… Good Intentions

June 27th, 2006

Reg Says

Police will be able to pass details of child pornography offenders on to banks so that offenders’ credit cards can be revoked.

The Home Secretary has issued an order for the amendment of the Data Protection Act which will be read in both houses of Parliament.

The order was requested by credit card issuers and is the result of three years of negotiation between the industry and the Home Office, according to a spokeswoman for issuers’ organisation APACS, the UK payments association.

“We asked for this because at the moment if someone uses a card to purchase illegal pornography there is no way under data protection legislation for the Police to pass that information on to card issuers,” an APACS spokeswoman said. “We already have the power to take a card from someone, but if they committed one of these offences we wouldn’t know about it.”

Fair enough (although can a convicted person use a credit card in prison? Surely the problem is with people likely to reoffend being released on parole which is a slightly different issue.) but could this lead to banks refusing credit to, say, protestors arrested under the Terrorism Act who have had their NIR-linked police records or anybody else with certain behaviour frowned upon by the state. After all why stop at these bastards? Why should murderers be able to access credit, or (especially for banks) fraudsters.

Hmmm, start with the lowest of the low…

5 Responses to “… Good Intentions”

  1. irdial Says:

    All these people have to do is use a service that shelters their identity, or use a false name to obtain credit locally. This is pure PR garbage, so that these companies can appear to be fighting this problem. Why dont they shut down the MERCHANT ACCOUNTS so that the stuff cant be SOLD in the first place?

    By doing this, they will stop many people from getting access; their idea is like trying to soak up a burst dam with a paper cup downstream. Its much more sensible to turn off the tap behind the dam to stop the flow, and thats what shutting down the merchant accounts will do.

    M2 is right of course, they start with this, and then use these regulations to automagically shut down any credit card they like for any reason. Thankfully when they do this to the wrong person, they will have a HUGE lawsuit on their hands, unlike if the Home Secretary shuts off your NIR account, where you will have no avenue of redress whatsoever. That is, if you are stupid enough to enter it should it get rolled out.

  2. meaumeau Says:

    Talking of PR garbage this press release in the Guardian takes the biscuit:

    Record companies are hoping the mobile phone will help save the radio star after technology was unveiled yesterday that could allow listeners to buy any song playing on any station at the touch of a button. […]

    blah blah, like radio playlists mean you can’t guarantee pretty much any song you heard will be played again somewhere within the hour. And if you don’t believe it to be PR read this drivel:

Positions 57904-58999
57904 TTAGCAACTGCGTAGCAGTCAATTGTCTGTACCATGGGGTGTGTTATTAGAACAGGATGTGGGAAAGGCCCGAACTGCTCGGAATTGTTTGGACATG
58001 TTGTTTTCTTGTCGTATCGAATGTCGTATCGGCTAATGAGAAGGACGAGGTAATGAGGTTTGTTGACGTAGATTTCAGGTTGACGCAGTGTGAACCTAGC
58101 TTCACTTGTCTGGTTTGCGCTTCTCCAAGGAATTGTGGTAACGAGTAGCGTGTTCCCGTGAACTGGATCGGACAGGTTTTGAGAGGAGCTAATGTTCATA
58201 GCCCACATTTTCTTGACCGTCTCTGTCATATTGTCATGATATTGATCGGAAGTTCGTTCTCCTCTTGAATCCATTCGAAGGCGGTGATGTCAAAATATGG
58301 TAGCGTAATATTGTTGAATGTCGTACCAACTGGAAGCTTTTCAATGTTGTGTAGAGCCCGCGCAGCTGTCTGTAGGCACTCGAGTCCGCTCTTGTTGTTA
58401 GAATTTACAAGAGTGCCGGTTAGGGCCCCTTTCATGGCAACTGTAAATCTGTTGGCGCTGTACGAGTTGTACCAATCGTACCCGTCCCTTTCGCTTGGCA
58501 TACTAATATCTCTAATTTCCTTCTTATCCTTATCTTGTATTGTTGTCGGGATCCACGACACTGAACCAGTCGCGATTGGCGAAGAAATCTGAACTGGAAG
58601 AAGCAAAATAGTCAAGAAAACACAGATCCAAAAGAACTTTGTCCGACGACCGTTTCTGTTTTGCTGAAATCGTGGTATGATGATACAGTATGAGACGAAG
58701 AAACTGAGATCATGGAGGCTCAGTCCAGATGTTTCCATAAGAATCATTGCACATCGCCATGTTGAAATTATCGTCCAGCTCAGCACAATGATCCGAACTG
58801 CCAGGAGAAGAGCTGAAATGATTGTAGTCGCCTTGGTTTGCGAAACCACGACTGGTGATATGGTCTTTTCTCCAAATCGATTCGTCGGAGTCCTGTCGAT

While tuning in to digital radio stations through headphones, listeners will be able to click a “buy” button on their phone and have the track downloaded to their phone. Each track will cost around […]

    Tuning in through headphones! – who would have thought?

    It’s quite laughable that a newspaper with a “Bad Science” column is so dependent on marketing guff for anything technology related.

  3. irdial Says:

    “Bad Science” is just another form of scumbag PR used to sell garbage ideology, and we all know it. What I find perpetually astonishing is that these papers, day after day, year after year, keep reproducing PR releases without any critical analasys.

    What the Guardian has done however (actually, what the interweb and blogging comments are doing) is slowly making this sort of crap impossible to get away with. If every article that is printed in the Guardian comes with a comments tail then what we have written here WILL be written there, and the PR will be despun on the spot. This means that PR will have to become more intelligent, detail oriented and bullshit free, and thats not going to happen soon…. but you know this.

  4. meaumeau Says:

    Except they bury anything too embarrassing, like the untrammeled torrent of truth hurled at Blair the other day. (and continuing).

    Quote: “Rodent said “I had hoped we might get a response to our comments from the PM”. We did. This page is not linked to anywhere on the Guardian site now. Thanks for the debate though Tony.”

  5. irdial Says:

    You see? But of course, you linked to it, and if all the other lusers who commented there also ran blogs and linked there, its visibility would be out of the Guardian’s control.

    Its Game Over for the traditional press, and not before time. They have not only dropped the ball in technology, but they have more importantly totally failed in thier job to report the truth and to foment dissent where it is desperately needed.

    DIE DIE DIE you scum and may you never rise from the ashes left over as we use your useless newspapers to burn down the House of Commons!

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